Back when I was into metal detecting, around VA and Maryland, I'd always find numerous wood stoves parked in the back corners of old fields, grown over and covered up. Some of the iron work was really impressive. In my current house I have a couple of warming shelf brackets off an old stove holding up a granite kitchen counter. I tell you though, when the women got a chance to retire their woodburners, they jumped on it. That tells you alot about the labor saving properties of the modern gas or electric range.
  8. bsj425

    bsj425 Burning Hunk

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  9. firefighterjake

    firefighterjake Minister of Fire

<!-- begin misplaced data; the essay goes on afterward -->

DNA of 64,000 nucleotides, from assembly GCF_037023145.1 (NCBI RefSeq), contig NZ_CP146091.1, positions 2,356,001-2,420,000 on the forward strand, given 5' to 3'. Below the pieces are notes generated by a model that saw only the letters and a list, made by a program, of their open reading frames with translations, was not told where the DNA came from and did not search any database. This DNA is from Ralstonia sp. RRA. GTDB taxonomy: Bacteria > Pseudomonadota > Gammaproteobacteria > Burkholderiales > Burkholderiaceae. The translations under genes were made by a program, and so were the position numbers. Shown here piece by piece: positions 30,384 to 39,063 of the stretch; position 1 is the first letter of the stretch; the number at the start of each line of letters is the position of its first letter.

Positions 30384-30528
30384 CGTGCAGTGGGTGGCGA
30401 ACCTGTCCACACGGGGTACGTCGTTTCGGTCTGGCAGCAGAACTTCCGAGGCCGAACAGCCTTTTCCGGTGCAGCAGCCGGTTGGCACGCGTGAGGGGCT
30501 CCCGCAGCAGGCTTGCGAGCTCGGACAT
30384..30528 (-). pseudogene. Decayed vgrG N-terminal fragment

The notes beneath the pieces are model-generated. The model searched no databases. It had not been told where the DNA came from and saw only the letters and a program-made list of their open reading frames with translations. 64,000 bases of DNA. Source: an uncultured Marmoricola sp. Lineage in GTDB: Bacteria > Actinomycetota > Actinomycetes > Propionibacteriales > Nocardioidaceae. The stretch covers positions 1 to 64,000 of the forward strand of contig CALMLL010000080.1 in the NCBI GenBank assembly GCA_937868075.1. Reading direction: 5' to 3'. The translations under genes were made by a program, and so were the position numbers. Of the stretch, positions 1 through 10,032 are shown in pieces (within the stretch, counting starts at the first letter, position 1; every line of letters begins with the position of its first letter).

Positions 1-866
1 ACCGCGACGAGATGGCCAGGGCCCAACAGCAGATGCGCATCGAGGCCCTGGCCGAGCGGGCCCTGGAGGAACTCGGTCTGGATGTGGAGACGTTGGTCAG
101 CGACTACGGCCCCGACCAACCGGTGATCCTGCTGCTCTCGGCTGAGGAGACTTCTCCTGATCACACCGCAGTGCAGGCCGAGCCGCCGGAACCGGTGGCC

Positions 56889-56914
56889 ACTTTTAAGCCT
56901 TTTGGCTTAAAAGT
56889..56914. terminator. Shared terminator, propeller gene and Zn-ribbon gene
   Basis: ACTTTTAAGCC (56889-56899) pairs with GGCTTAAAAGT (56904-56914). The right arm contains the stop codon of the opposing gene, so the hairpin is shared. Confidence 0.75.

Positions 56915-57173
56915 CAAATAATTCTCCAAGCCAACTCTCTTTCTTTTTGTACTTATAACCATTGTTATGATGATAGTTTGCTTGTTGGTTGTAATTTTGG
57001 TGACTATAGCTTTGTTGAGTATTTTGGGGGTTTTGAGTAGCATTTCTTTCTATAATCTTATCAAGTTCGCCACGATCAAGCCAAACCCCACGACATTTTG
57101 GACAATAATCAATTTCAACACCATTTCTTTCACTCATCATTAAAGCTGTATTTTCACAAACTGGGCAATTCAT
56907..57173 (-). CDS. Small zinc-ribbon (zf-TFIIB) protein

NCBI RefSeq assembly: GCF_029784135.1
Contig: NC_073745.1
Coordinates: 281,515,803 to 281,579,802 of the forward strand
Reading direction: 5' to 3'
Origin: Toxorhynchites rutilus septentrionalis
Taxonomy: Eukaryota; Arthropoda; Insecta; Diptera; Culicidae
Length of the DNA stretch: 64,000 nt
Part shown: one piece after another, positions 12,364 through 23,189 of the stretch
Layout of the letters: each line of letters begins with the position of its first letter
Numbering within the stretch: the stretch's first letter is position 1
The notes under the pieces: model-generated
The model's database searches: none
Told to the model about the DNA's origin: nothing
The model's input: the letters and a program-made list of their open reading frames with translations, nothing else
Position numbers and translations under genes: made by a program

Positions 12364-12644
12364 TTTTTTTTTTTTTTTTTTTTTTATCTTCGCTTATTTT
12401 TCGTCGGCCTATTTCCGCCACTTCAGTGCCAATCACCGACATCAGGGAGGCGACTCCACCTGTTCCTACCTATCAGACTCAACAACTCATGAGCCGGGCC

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    Ah Memeres . . . if I was a betting man I would guess she made some fantastic ployes . . . and even today you may enjoy eating poutine. ;)
  10. Clodhopper

    Clodhopper Member

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    I had a Bengal Blue Jet that I burned for about 12 years. We never did hook up the propane because all the valves needed to be re doped. We bought it for 3 bushels of tomatoes. I ended up giving it to a friend who has it in his sap house now when we decided to go with a stove that could burn all night and didn't take up so much space. Here is a pic.

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  11. burleymike

    burleymike Feeling the Heat

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    My Grandma had one in her kitchen and she cooked on it until she moved in 1984. My dad has lots of stories growing up with that stove.
  12. nate379

    nate379 Guest

    Yes, looked very much like that model other than it had 2 doors at the bottom instead of what looks to be 3.

  13. nate379

    nate379 Guest